From New Orleans, an earful of reforms
Katrina survivors to the Homeland Security chief on how to improve FEMA: Answer the bell faster.
NEW ORLEANS — If Homeland Security chief Michael Chertoff wants to know how to make more improvements in beleaguered FEMA, New Orleans residents, who have been dealing with the emergency response agency for nearly six months, have plenty of ideas for him.
Some advise common sense. Others suggest ways of helping people without much money save some cents. If there's any single theme that stands out, it's that the Federal Emergency Management Agency (FEMA) needs to speed up its response time.
"I asked for a trailer on Nov. 5 and just got it in mid-January," says Manuel Thibodeaux as he takes a break from putting a new roof on his mother's house. Just down the street from Mr. Thibodeaux, David Manning and Stanley Smith would like to suggest that FEMA help them save money on their reconstruction bills.
"Maybe they could make a deal with Home Depot or Lowe's so we could get a price discount on sheetrock, paint, new insulation," says Mr. Manning.
Probably it would be no surprise to Mr. Chertoff that many suggestions have to do with money. Tens of thousands of New Orleans residents have seen their life savings - if they had any - disappear. For many, FEMA became a kind of mysterious bank that they would like to know more about. "I know people are getting $10,000 or $20,000 from them, but I don't know how that goes," says Thibodeaux.
Many Katrina survivors are so busy trying to resurrect their own lives that they have only a vague idea of Chertoff's reform efforts, announced earlier this week. Homeland Security's own suggestions include adding 1,500 employees, doing a better job of tracking emergency supplies such as ice and water, and setting up "recon" teams to report back more quickly on the effects of a disaster. FEMA workers would visit emergency shelters such as the Superdome to register people, instead of asking them to try to reach FEMA on over-worked phone lines.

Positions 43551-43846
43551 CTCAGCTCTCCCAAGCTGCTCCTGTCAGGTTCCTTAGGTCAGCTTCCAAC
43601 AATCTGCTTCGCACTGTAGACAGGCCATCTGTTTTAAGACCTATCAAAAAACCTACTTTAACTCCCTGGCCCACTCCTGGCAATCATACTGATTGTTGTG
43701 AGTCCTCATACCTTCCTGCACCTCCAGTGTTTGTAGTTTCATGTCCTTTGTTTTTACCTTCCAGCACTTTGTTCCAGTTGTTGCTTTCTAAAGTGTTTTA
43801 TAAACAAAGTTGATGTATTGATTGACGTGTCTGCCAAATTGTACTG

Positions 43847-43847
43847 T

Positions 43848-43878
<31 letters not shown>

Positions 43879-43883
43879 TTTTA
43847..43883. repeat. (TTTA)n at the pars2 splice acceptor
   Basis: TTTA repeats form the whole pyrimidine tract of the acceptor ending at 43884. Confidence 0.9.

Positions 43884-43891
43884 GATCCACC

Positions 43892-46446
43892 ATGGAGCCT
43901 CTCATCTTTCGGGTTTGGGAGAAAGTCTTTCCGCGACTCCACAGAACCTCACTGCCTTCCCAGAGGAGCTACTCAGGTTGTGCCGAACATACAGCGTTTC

But for some residents, FEMA's problems go deeper than doing a better job of moving bags of ice. As he waits outside a city of New Orleans office, Victor Davis, a contractor and local resident, says FEMA needs to help provide some momentum in the recovery process by expediting the review of what constitutes the local flood plain.
Like tens of thousands here, he's waiting to find out how high off the ground houses will have to be built.
The federal government is expected to release this information for New Orleans within two months. But that does not help the rebuilders, says Mr. Davis.
"We're in limbo, and we need to know the new rules."
To many residents the delay in remapping New Orleans is one of their biggest complaints. Lisa Schmidt owns two rental properties in the Gentilly district on the eastern side of New Orleans. She wants to rebuild them, and her tenants have been calling to ask when they can move back. "But we still don't know if we can rebuild or will have to tear it down," she says. "This is absurd."
Not all the delays are the result of FEMA problems, residents acknowledge. For example, many complain that insurance companies have been slow in getting them checks. Until they get their insurance payments, they can't get aid from FEMA. "It's all part of the limbo," says Davis. "I know the insurance companies are private, and have nothing to do with FEMA.
Some residents suggestions are pure common sense. As she supervises the rebuilding of her home in eastern New Orleans, Karen Edwards says the agency just needs to "prepare in advance."
Her own experience with FEMA has been good, she says. The agency called her in November to offer her a trailer which she accepted. "I don't think it has anything to do with the fact I work for the federal government," she adds.
Of course not all New Orleans residents have suggestions for the agency. Lorine Foster, walking through City Hall, says FEMA sent her a form to fill out for living expenses and mailed the check to her new address in Memphis, Tenn. "I have no problems with FEMA," she says.